You try to be virtuous, wiping the curdling yoghurt off a plastic pot, then putting it in the recycling bin.
Perhaps you envisage the pot eventually re-incarnated as a frisbee or maybe even a plastic bench.
But don’t rest easy. Your pot might get burned or buried in landfill, and you’d never know.
The National Audit Office (NAO) says over half of the packaging reported as recycled is actually being sent abroad to be processed.
As a result, it says, the government has little idea of whether the recyclables are getting turned into new products, buried in landfill or burned.
While an illusion of success has been created by the UK’s system for recycling packaging, the NAO says, the reality may be quite different.
Its report finds that
Exporting our waste
The UK is said to have increased recycling from under a third in 1998 to nearly two thirds last year, easily beating the EU target.
It sounds good.
But the NAO says most of the recorded increase in recycling has been due to the UK exporting its waste problem.
Michael Gove, the Environment Secretary, is already on record saying the UK has got to stop exporting its dirt.
Reducing waste and using resources better, as well as tackling packaging waste is key to that.
The environment department Defra estimates that UK packaging recycling rates have increased from 31% in 1998 to 64% in 2017. That beats the EU target of 55%.
But since 2002 the quantity of packaging waste exported has increased six-fold, whilst the quantity recycled in the UK has remained the same.
What’s more, the figures don’t take into account the risk of undetected fraud and error.
The NAO says there’s nothing to prove that packaging sent for recycling actually gets recycled.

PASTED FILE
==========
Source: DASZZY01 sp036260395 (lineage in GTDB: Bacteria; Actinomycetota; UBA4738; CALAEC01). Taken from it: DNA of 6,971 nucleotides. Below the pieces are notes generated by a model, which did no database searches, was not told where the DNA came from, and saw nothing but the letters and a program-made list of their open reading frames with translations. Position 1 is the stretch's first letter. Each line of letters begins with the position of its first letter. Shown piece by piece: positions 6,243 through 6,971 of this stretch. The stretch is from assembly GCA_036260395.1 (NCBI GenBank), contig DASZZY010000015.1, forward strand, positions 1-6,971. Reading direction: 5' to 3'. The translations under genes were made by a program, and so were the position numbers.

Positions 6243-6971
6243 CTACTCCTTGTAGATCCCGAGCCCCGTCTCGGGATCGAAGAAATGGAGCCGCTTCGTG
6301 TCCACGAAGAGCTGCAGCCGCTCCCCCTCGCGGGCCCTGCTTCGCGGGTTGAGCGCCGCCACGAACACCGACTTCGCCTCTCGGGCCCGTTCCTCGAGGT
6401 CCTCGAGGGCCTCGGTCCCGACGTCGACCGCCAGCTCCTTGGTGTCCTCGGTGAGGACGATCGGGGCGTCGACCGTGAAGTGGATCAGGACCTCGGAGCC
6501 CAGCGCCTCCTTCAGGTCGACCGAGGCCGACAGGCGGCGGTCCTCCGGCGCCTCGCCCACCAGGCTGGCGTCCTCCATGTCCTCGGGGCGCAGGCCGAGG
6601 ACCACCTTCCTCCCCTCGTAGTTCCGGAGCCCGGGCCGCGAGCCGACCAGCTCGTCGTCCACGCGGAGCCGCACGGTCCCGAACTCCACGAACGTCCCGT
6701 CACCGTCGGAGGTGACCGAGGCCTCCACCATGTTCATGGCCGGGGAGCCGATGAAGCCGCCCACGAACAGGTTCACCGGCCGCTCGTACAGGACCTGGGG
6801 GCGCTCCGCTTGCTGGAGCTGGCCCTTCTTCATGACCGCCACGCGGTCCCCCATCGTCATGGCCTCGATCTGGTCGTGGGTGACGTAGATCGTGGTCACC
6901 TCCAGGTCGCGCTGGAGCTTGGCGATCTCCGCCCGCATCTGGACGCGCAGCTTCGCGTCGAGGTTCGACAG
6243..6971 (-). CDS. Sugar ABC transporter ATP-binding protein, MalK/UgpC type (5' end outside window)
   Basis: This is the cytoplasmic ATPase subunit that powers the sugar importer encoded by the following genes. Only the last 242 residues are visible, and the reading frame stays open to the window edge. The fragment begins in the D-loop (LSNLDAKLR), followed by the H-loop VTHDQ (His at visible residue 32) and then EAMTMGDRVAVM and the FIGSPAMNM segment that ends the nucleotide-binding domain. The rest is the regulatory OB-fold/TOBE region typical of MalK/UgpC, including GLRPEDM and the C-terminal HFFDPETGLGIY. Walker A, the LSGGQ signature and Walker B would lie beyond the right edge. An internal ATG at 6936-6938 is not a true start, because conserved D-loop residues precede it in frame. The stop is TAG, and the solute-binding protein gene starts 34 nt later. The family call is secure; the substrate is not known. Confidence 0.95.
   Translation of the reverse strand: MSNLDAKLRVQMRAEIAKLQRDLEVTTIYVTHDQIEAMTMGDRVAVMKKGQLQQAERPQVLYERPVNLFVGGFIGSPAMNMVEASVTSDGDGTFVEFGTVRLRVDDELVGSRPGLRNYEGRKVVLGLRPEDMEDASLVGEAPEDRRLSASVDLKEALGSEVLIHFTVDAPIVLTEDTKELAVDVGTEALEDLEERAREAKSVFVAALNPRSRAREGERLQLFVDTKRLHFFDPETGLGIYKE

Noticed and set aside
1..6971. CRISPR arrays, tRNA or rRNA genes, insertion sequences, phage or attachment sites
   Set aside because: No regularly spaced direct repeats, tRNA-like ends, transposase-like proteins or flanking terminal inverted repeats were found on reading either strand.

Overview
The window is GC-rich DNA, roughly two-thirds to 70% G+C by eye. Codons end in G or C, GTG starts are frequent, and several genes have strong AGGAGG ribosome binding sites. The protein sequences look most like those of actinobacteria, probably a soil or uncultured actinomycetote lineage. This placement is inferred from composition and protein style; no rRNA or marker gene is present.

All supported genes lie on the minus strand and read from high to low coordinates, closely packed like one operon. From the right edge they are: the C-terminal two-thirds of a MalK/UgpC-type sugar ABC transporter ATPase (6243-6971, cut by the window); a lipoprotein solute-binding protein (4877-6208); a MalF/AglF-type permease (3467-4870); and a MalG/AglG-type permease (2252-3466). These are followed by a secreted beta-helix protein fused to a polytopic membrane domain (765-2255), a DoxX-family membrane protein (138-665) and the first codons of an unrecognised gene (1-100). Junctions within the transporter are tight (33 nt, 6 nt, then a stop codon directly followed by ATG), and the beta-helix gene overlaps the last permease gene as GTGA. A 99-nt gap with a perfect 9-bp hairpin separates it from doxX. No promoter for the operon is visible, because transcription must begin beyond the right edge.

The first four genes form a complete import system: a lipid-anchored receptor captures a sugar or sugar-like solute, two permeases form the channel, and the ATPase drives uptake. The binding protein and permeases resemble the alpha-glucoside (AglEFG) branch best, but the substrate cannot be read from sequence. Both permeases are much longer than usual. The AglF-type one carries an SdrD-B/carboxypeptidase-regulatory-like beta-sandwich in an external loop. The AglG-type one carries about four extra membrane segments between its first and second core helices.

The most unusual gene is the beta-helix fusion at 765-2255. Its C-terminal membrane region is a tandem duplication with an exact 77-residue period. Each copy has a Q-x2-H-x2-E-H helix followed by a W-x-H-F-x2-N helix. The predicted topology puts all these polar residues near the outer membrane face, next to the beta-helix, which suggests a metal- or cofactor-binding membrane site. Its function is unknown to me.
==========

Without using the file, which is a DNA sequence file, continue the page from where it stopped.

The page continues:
Nor does Defra have evidence that the system has done what it’s supposed to have done by encouraging companies to minimise their use of packaging or make it easy to recycle.
The NAO’s report found only 25% of the firms most likely to misbehave over re-processing or exporting waste are inspected, while just 40% of planned compliance visits were actually carried out.
An Environment Agency spokesperson, said where we find any evidence of fraud or error in data reported to us, we remove that information from the overall packaging recycling data and calculations.
But Amyas Morse, the head of the NAO, said a tighter grip on packaging recycling is needed.
Twenty years ago, the government set up a complex system to subsidise packaging recycling, which appears to have evolved into a comfortable way of meeting targets without addressing the fundamental issues.
The government should have a much better understanding of the difference this system makes and a better handle on the risks associated with so much packaging waste being recycled overseas.
Currently large firms handling over 50 tonnes of packaging a year need to show they have recycled a certain amount of packaging.
They do this by paying for a credit note – a Packaging Recovery Note (PRN) – from a recycling firm to contribute to improving recycling.
Defra says the scheme raised £50m in 2016. The cash was to be used for capacity building in the recycling system through increasing collection and processing of recyclables.
But critics say the scheme is so opaque it is hard to tell exactly how the money is spent.
Local councils, which have to run waste collection and litter services, complain they don’t see a penny of it.
A government spokesman says that scheme has increased recycling rates significantly.
However, there is much more to do. We don’t recycle enough waste, and we export too much of it.
That’s why we have already committed to overhaul the system, and we will set out our reforms in the Resources and Waste Strategy later this year.
Follow Roger on Twitter @rharrabin
News Source BBCNews